Did you know that nine out of every ten businesses fail? I am not trying to discourage you, but that’s the truth. It’s not the lack of having big dreams or passion, it’s the lack of commitment and introspection required to translate that passion into solid actions.
Most of the people who start businesses get caught in the trap of making excuses, wasting time, and leaving things for tomorrow. That is what we call a lack of accountability, and there are reasons why you keep finding reasons for not getting stuff done. Here is why.
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When we say “accountability,” many people think about getting “caught” for their actions. At the workspace, this term is misunderstood for ratting out other co-workers or catching employees in the middle of wrongdoing.
Therefore, it is understood that most people have the wrong idea about accountability. However, there is a more positive definition for it.
At a workplace, accountability is all about creating and holding employees at a common expectation. This will be defined by the company’s vision, mission, values, and goals. On the other hand, employee accountability is where all employees of the organization (including the senior posts and entry posts) are responsible for working together and accomplishing the company’s goals.
There is no doubt that accountability plays a critically vital role in the workspace. However, it needs to be equally balanced with giving employees the liberty with their roles. This way, they will feel more empowered to work better and harder so that they can take claim their work seek excellence.
Therefore, fostering a culture of accountability will help create a high-performing company.
As mentioned earlier, simply emphasizing the importance of accountability to your organization can be easy. However, the challenging part is where you talk to them about how to be accountable on their own.
Listed below are five tactical ways you can use to try and foster the value of accountability within your organization.
One of the perfect examples of this is the instances where managers and employers often deal with the same problem repeatedly. However, they also raise any solutions to tackle this, which leaves the issue as a red flag.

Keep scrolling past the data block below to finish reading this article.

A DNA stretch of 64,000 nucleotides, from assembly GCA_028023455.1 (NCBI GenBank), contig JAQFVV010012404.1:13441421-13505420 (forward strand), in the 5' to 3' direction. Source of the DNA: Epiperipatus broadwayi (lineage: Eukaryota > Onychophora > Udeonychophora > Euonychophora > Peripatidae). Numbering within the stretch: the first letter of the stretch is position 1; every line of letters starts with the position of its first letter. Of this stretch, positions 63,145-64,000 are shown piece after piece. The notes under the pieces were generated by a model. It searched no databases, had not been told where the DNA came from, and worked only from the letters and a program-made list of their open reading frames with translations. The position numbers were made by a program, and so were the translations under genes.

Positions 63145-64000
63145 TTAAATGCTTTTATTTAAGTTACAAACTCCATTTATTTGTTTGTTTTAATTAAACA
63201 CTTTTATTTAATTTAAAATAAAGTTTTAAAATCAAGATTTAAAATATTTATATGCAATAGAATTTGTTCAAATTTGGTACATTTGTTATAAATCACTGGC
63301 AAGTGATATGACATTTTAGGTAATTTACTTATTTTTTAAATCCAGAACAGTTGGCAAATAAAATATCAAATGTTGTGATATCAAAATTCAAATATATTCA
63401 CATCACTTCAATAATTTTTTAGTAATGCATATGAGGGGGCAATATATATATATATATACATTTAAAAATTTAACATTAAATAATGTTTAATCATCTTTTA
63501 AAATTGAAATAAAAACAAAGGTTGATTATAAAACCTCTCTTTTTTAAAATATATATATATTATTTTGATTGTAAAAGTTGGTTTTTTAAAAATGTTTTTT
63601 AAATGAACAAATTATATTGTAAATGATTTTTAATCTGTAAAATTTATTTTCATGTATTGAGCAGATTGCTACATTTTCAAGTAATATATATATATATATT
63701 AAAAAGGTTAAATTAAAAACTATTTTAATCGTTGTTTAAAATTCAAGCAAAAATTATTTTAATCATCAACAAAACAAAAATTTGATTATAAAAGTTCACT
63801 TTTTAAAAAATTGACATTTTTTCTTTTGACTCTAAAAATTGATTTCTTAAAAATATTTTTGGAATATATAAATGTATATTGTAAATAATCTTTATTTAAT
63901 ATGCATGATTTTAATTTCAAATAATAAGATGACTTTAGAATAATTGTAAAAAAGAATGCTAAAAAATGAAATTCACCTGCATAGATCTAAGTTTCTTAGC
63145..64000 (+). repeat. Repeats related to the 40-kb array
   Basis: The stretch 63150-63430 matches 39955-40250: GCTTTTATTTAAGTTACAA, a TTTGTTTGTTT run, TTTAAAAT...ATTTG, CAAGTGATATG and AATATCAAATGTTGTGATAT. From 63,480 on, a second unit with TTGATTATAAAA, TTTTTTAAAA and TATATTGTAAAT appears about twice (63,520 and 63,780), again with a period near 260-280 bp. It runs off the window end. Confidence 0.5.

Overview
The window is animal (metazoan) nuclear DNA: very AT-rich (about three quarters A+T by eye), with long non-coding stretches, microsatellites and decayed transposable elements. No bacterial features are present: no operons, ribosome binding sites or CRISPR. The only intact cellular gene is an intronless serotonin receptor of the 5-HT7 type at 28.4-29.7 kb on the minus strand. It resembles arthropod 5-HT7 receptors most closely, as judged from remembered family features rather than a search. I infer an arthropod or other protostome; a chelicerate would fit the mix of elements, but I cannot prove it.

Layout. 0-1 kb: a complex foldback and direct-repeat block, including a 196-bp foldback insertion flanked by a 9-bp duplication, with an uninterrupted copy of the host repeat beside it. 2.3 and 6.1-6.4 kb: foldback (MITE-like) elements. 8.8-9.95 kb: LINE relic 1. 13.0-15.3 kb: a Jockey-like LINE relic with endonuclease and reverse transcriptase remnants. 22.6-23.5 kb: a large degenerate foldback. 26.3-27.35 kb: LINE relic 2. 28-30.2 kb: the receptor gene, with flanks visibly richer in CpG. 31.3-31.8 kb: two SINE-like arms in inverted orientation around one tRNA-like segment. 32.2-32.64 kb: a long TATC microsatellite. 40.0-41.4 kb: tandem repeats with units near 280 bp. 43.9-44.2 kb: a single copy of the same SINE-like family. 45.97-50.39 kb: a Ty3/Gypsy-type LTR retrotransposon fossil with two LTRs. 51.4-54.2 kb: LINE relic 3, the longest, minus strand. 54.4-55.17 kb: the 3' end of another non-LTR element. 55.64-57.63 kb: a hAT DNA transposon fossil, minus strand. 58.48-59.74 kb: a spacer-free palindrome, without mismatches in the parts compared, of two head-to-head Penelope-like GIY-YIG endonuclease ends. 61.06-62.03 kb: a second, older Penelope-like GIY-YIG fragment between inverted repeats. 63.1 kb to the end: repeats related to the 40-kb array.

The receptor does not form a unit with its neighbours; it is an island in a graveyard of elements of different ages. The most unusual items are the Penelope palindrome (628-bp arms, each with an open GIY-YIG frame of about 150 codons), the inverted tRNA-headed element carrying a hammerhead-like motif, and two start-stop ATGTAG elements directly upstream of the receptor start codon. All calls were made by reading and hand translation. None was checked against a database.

To make a change, you need to start caring and empathizing with the organization and its employees. This is the first step to promoting accountability in your workplace.
More often than not, employees are quick to point their fingers at other employees when there is a problem. On the other hand, there are a few employees who will simply turn a blind eye because “it is not their job.”
As a leader, you must send a message and show them by example that delivering high-quality results is the responsibility of every employee. As an incentive, people who take responsibility and actively help solve problems can be rewarded.
In most cases, new employees or think they do not carry the required qualification will shy away from making major decisions. This is extremely important to promote accountability.
Therefore, make sure that your organization constantly works to empower employees positively. Keep an eye out for negative emotions and do not allow them to creep in.
Before taking any action, be sure to think about it before implementing it. Are you simply trying to get problems off of your back, or are you creating a long-term solution for the client? THINK BEFORE YOU ACT!
One way to easily inspire the employee is by setting high expectations. This way, you will know that others are following your lead, making it easier to manage accountability.
When the employees are inspired and motivated, they will set their goals even higher. This rise in momentum will give your clients better experiences and propel the business to greater heights.
If you want to make a real difference for your organization, you need to be the shining example for accountability. This will help create and nurture a positive mindset within the company and the organization.
Listed below are three things you need to do to help your employees:
The best way to help your employees is through honest, open communication. If your own employees don’t trust you, there will be a gap between you and the employees. Therefore, keep open, straightforward communication with them.
Thoughtful listening is where you do not just hear what the employees say but actually put yourself in their shoes and understand them.
You will be surprised to know that a mindset of passion and perseverance can sort almost every problem. This requires a willingness to learn, change, and adapt with time.
The best employees are the ones who never settle for anything other than their personal best.
Accountability is not an easy value. It cannot be achieved by command. However, it can still be taught through role models who preach accountability and practice it religiously.
If you are trying to implement accountability in your workplace, take the role of the leader. Automatically, the employees will follow your lead and build a better mindset that will benefit the organization.